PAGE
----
PORTLAND, Ore. -- To all those who find 50-point basketball victories repugnant, tough luck.
That's the word from the U.S. Olympic men's basketball team. Having won every game by about the 10-minute mark of the first half, having outdunked the other nine teams combined (62-56), having posed for more pictures than Miss America, Team USA is ready for Barcelona.
After the United States beat Venezuela, 127-80, yesterday to win the gold medal at the Tournament of the Americas, Larry Bird grabbed the microphone.
The Portland Memorial Coliseum crowd became silent. Bird's voice was booming.
"This was just one small step toward what the real goal is," Bird said. "And that is to win the gold medal and bring it back to where it's supposed to be."
So take that, Lithuania and Croatia and Brazil. And pity poor Angola. The United States will open its Olympic quest July 26 against the African champions.
Playing for the first time in international competition with NBA players, the United States won its six games here by an average of 51.5 points. This wasn't about competition, it was about exhibition.
While some U.S. fans and media have begun complaining about the dominance of the United States, the opponents here have only acted honored to be on the same court with Magic Johnson, Bird, Michael Jordan, Charles Barkley, etc.
Yesterday, for example, the Venezuelans weren't content with the combined team photo that had become a ritual here. No, instead it was like a family picnic. It seemed every Venezuelan player brought his own camera. And each wanted one-on-one photo opportunities with the U.S. players.
Victor Diaz grabbed Clyde Drexler during the halftime shoot-around. And as the Americans lined up to receive their gold medals, first Patrick Ewing, then Drexler, then Jordan, then Bird were plucked out of line and asked to pose with some eager, awestruck Venezuelan.
Sam Shepard, Venezuela's 39-year-old point guard who lives in Clementon, N.J., during the off-season, had tried to lecture his teammates at halftime about fraternizing with the enemy. "Taking pictures? I'm not a big fan of that, so I was mad. Some of the guys didn't understand that. They said, 'What do you expect?' And I said, 'I expect you to try your best and be competitive.' "
That little speech was wasted. But who could blame the Venezuelans? What the NBA guys proved during this nine-day tournament was that there is still played in the United States a brand of basketball unfamiliar to the rest of the world.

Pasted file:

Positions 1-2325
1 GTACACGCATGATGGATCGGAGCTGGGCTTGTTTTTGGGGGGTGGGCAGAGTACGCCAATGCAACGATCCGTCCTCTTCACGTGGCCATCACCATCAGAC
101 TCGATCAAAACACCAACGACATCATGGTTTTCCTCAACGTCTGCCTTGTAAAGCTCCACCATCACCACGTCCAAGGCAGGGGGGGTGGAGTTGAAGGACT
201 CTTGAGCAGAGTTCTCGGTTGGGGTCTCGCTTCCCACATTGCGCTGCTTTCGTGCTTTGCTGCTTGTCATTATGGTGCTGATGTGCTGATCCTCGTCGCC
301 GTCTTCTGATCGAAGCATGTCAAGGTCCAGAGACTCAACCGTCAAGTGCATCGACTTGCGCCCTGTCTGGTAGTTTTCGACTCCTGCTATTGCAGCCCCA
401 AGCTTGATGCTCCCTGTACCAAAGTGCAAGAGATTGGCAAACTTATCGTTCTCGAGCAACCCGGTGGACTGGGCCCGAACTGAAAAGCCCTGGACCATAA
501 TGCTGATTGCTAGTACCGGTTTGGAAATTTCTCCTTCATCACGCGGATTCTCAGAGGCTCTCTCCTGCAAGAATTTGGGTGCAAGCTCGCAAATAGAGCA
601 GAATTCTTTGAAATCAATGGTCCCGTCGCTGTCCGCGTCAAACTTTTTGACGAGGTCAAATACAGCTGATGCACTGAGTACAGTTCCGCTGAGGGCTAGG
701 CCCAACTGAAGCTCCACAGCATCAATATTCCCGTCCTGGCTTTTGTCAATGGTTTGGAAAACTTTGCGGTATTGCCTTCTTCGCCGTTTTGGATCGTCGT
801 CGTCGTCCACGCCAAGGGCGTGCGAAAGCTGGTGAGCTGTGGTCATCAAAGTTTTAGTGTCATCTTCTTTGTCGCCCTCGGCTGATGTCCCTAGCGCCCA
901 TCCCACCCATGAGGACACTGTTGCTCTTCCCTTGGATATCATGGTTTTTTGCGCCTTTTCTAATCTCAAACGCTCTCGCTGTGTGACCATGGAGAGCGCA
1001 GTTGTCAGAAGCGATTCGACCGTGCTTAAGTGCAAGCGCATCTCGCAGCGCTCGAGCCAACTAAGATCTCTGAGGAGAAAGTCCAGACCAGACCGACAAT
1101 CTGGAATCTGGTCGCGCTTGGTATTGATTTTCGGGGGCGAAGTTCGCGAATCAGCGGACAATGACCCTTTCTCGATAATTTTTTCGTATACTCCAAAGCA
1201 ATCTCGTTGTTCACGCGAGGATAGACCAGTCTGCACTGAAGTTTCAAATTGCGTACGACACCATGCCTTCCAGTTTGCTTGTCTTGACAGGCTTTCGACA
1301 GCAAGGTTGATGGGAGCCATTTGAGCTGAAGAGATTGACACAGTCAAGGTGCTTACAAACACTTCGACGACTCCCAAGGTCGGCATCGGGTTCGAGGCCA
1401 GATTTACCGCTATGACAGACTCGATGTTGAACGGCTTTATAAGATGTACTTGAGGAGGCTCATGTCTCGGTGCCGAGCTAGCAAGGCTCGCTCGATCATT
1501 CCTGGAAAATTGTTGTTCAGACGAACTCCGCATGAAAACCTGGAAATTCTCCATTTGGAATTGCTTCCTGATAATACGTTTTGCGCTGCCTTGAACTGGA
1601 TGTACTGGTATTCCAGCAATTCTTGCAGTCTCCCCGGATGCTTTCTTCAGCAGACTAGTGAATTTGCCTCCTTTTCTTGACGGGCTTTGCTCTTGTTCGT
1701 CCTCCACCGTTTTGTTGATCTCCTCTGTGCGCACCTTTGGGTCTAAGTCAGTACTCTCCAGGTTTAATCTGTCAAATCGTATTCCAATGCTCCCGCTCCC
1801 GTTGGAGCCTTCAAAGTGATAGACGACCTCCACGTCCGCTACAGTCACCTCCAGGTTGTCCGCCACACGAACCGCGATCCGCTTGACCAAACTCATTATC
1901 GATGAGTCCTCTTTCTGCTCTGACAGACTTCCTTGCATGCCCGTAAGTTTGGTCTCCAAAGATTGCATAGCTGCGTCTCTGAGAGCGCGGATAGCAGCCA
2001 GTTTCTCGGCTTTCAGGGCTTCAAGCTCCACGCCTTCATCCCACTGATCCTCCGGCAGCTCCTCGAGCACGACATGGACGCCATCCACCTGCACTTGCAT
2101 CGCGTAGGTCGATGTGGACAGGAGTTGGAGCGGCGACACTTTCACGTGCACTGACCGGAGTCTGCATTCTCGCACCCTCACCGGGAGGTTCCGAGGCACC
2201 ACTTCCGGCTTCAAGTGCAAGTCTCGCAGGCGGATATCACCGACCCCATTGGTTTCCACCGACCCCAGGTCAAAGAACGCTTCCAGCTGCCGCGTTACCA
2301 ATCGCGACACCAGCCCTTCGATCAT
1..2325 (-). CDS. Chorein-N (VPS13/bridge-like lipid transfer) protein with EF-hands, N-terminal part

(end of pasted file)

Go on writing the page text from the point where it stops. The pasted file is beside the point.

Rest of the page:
Such as that dunking advantage. While most of the teams here had several players 6 feet 7 and taller, it was only the United States that played the game above the rim. Standing set shots were not uncommon among the other nine teams. And what impressed the others here was the shattering defense that the United States constantly displayed.
The United States was placed in an Olympic pool with Angola, Croatia, Brazil, Germany and Spain. Already Brazil and Croatia have earned the wrath of Barkley.
Some of the Brazil players had spoken all week here of an eagerness to play against the United States. They said they hoped the Americans would take time off from golfing to give the basketball game complete attention. But in Barkley's eyes, anyway, Brazil avoided an early confrontation with the United States by being upset by Venezuela in the semifinals Friday night.
"Brazil threw that game," Barkley said. "They didn't want to play us. But when you talk all that. . . you better be sure you play the game."
Some U.S. players also have been amused to hear how in Europe, Croatian star Toni Kukoc is called the world's second-best player.
So mark down July 27 (Croatia) and July 31 (Brazil) on your calendar. The United States might just be at its best in those games.
Whether the same 12 men who played here for the United States go to Barcelona is still an open question.
Guard John Stockton, who broke a bone in his leg in the team's second game, and Bird, who yesterday played two token minutes after missing the United States' last four games with a sore back, will be doing serious rehabilitation until July 15.
That's the date the United States must submit a final Olympic roster. Stockton, who has not needed a cast, is optimistic he will be ready. "I think the leg is progressing very fast," he said. "I have no reason to doubt that I'll be able to play."
Bird, who scored the first and last baskets for the United States in the tournament, was a sad sight most of the week. He was stretched out on the floor and watching with a longing look in his eyes.
Yesterday, when the fans started chanting "Lar-ry, Lar-ry," Johnson ripped off Bird's warmup pants. Bird jogged into the game and managed to get off three shots in the final two minutes.
But there is a serious worry that Bird, after playing only one game here seriously, was in considerable pain for the rest of the week.
Barkley, for one, would be happy to see Bird in Barcelona, even if rTC it's for token minutes. Figuring that the United States can win "with just five guys," Barkley would like Bird to come along. "He's a great leader," Barkley said, "a great guy to have around. What I've learned this week is that this is just a great bunch of guys. I want the original 12 to get our gold medal.
"And if we don't, it will be the greatest upset in sports history."
L As of today, in another upset, Barkley will get no argument.